More than 100 people lined C Street on Oct. 18 to protest California’s mandate that eligible K-12 students be vaccinated against COVID-19.
The demonstrators framed their opposition in terms of parental choice, and they questioned the safety of coronavirus vaccines and the necessity of a mandate.
Among the signs people waved, some read, “Who gave you my parental rights?” and “Dangerous freedom over peaceful slavery.”
They also encouraged parents to keep their kids out of school for the day, and many of those holding signs on Monday morning were children.
Later in the day, the protesters traveled to Sacramento and joined other groups at the California State Capitol.
Announced by Gov. Gavin Newsom on Oct. 1, the mandate adds COVID-19 vaccination to the list of required immunizations for schoolchildren to attend class in person. It will phase in as vaccines receive approval from the U.S. Food and Drug Administration for different age groups.
The Pfizer vaccine has been fully approved for ages 12 and older since August, and the governor’s announcement accordingly set July 1, 2022, as the deadline for students in grades 7-12 to get vaccinated. The state will allow personal belief exemptions.
“We feel like our freedom of choice is being hindered because of the coercion to vaccinate our children,” Kristi Ward said at the Galt protest. “We do not want to for various reasons … and it should be our choice.”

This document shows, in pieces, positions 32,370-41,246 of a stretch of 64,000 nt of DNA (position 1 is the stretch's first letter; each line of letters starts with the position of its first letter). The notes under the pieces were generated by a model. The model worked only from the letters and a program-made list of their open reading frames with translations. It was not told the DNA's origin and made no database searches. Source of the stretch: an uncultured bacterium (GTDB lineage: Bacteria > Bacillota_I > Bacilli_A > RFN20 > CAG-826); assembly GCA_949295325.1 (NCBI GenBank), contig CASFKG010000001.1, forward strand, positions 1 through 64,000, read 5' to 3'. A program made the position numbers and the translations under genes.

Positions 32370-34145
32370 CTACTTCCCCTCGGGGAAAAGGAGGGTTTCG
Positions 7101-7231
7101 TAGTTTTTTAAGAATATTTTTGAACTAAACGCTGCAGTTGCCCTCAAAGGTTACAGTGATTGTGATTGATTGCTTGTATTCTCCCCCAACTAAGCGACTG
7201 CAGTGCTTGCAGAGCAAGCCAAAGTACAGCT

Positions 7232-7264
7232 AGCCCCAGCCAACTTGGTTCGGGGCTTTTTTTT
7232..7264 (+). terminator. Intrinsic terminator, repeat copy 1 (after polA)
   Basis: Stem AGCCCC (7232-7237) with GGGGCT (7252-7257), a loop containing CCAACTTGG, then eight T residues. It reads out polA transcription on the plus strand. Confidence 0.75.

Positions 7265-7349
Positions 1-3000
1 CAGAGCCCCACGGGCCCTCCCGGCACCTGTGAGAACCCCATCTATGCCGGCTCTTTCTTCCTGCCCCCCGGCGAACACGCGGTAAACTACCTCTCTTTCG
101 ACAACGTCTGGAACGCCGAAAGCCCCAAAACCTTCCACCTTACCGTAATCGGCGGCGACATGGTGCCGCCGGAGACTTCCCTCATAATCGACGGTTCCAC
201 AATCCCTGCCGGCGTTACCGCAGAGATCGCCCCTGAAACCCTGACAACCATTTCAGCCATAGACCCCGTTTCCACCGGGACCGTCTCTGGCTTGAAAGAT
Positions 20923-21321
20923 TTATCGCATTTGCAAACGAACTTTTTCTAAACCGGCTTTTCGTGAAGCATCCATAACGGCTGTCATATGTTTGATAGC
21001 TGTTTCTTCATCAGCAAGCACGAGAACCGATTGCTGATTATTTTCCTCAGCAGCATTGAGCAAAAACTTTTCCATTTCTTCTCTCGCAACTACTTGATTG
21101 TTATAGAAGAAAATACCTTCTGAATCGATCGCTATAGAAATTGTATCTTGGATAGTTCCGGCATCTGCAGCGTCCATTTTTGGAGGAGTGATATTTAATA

Ward said she knew people who had lost, or were in danger of losing, their jobs after not complying with separate vaccine mandates, such as one for requiring California teachers to show proof of vaccination or submit to weekly testing.
The Galt Joint Union Elementary School District told the Herald in an email that it saw a higher absence rate on Monday than in recent weeks: 34% compared to 6-8% on previous Mondays.
Elementary Superintendent Lois Yount estimated that 26% of the absences were due to the protest.
The Galt Joint Union High School District experienced a similar absence rate of 36%, Superintendent Lisa Pettis said in an email. Pettis said about 60 parents called in to say they were protesting the mandate.
Asked about teacher absences, Pettis noted that instruction continued on Monday and that classes were covered by substitutes or staff. Yount described a similar situation.
The districts had notified parents of an anticipated bus driver shortage, but Pettis said her district has experienced a shortage before this school year and it “not unusual” to send notices when drivers call out.
Both superintendents commented that the C Street protest was “peaceful,” with Pettis noting that it “did not interfere with staff, parents, and/or students entering school grounds throughout the school day.”
Yount expressed concern about the mandate’s effect on attendance.
“We always want students in school. There is a strong correlation between student achievement and attendance,” Yount wrote. “I worry that State mandates will increase the declining enrollment we have in our district and many other districts in California.”